Circulating vaccine-derived poliovirus occurs if a population is poorly vaccinated and there are enough susceptible children for excreted poliovirus to begin circulating in the community
The World Health Organization’s (WHO) nod to list a vaccine for vaccine-derived poliovirus (VDPV) strain by Indonesia’s Bio Farma PT for emergency use has come in the backdrop of increasing cases of VDPVs that saw a spike between 2010 and 2019.
VDPVs are caused by the virus strains used in the polio vaccines regaining their ability to cause polio. The WHO approval is the first of its kind amid outbreaks, primarily in African and East Mediterranean countries.
The emergency listing will allow vaccines to be made available faster when there is a threat. It could pave the way for similar measures to be adopted for vaccine for the novel coronavirus disease (COVID-19), the WHO said in a statement.
As of May 2020, a total of 149 immunodeficiency VDPV (iVDPV) cases had been reported to the WHO between January 1961 and December 2019.
The number of reported cases increased over time: At least two out of three cases (66 per cent) reported were detected between 2010 and 2019, according to the WHO report. Out of these, 59 per cent occurred in children aged less than two years.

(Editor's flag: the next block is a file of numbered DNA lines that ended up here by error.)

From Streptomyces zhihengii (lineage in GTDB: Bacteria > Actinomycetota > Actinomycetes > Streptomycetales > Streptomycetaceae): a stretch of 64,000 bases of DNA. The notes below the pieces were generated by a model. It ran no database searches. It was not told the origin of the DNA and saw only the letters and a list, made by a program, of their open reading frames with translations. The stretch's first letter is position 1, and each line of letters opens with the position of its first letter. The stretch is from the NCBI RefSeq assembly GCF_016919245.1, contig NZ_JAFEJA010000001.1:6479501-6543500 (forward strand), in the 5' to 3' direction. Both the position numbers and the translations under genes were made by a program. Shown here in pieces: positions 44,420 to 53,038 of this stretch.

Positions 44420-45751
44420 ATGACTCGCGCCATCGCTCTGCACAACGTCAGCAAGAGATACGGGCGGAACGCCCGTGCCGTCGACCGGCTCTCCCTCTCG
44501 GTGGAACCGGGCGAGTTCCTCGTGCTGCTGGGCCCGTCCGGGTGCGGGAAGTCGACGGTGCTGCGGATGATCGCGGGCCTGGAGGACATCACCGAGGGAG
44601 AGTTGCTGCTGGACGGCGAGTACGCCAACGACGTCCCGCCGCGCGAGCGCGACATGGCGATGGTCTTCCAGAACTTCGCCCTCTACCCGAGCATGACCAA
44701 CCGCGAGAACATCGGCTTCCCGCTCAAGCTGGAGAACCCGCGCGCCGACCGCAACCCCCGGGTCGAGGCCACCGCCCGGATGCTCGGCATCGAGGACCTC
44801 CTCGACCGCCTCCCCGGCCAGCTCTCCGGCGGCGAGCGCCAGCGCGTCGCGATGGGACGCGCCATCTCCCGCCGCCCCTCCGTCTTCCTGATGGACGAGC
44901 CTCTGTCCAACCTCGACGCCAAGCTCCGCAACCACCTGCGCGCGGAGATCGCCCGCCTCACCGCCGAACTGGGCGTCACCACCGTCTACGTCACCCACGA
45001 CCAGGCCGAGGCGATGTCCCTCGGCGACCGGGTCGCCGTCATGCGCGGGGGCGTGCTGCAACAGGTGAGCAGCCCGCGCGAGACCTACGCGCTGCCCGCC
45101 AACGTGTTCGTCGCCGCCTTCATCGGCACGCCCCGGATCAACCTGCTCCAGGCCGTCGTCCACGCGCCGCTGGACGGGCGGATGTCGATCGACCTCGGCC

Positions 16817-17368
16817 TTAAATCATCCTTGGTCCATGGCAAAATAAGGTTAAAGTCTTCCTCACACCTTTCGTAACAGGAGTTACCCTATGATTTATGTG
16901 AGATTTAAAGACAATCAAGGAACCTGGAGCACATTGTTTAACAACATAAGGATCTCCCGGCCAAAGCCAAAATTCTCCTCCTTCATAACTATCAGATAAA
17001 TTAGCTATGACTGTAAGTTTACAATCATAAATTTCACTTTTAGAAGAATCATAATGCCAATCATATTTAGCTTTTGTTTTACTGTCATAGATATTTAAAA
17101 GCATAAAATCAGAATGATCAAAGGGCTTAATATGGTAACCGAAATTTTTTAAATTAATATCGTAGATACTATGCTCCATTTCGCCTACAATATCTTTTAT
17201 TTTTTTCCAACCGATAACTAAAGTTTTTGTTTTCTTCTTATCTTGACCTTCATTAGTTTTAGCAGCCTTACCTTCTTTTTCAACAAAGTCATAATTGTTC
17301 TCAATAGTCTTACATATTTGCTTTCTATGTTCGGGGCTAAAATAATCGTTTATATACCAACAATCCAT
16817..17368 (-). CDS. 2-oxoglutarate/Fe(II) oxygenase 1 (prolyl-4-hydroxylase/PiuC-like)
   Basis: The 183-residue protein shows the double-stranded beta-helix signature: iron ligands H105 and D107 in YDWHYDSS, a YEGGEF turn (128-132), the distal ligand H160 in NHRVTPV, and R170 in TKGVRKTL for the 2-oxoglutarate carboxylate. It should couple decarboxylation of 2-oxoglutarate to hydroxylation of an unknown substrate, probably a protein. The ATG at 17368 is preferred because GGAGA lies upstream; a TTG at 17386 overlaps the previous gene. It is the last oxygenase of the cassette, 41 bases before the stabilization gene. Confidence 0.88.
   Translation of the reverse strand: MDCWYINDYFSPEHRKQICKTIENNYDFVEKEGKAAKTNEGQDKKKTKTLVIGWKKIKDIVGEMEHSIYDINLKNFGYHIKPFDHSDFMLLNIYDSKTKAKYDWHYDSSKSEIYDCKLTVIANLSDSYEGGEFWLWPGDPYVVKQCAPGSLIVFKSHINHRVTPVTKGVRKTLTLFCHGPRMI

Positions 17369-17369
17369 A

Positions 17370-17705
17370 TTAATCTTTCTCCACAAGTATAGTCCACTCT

During July 2018-December 2019, 16 new iVDPV cases were reported from five countries — Argentina, Egypt, Iran, the Philippines and Tunisia, according to WHO.
Circulating vaccine-derived poliovirus (cVDPV) occurs if a population is poorly vaccinated and there are enough susceptible children for the excreted vaccine-derived polioviruses to begin circulating in the community.
Of these, type 2 cVDPV2 is the most prevalent form of the vaccine-derived virus. Bio Farma’s novel oral polio vaccine type 2 (nOPV2) is aimed to contain it. It will be deployed under WHO’s Emergency Use Listing (EUL) procedure to enable its rapid field availability.
The vaccine is genetically stable and less likely to revert into a form which can cause paralysis in low-immunity settings, according to WHO.
The WHO said:
The assessment essentially weighs the threat posed by the emergency against the benefit that would accrue from the use of the product, based on a robust body of evidence.
The EUL procedure assesses the suitability of yet-to-be licensed health products during public health emergencies. The objective is to make these medicines, vaccines and diagnostics available faster to address the emergency.
Under the procedure, phase II and phase III clinical trial data is meticulously assessed along with additional data on safety, efficacy and manufacturing quality.
The data is then reviewed by independent experts who consider the body of evidence on the vaccine under consideration, the plans for monitoring its use, and for further studies.
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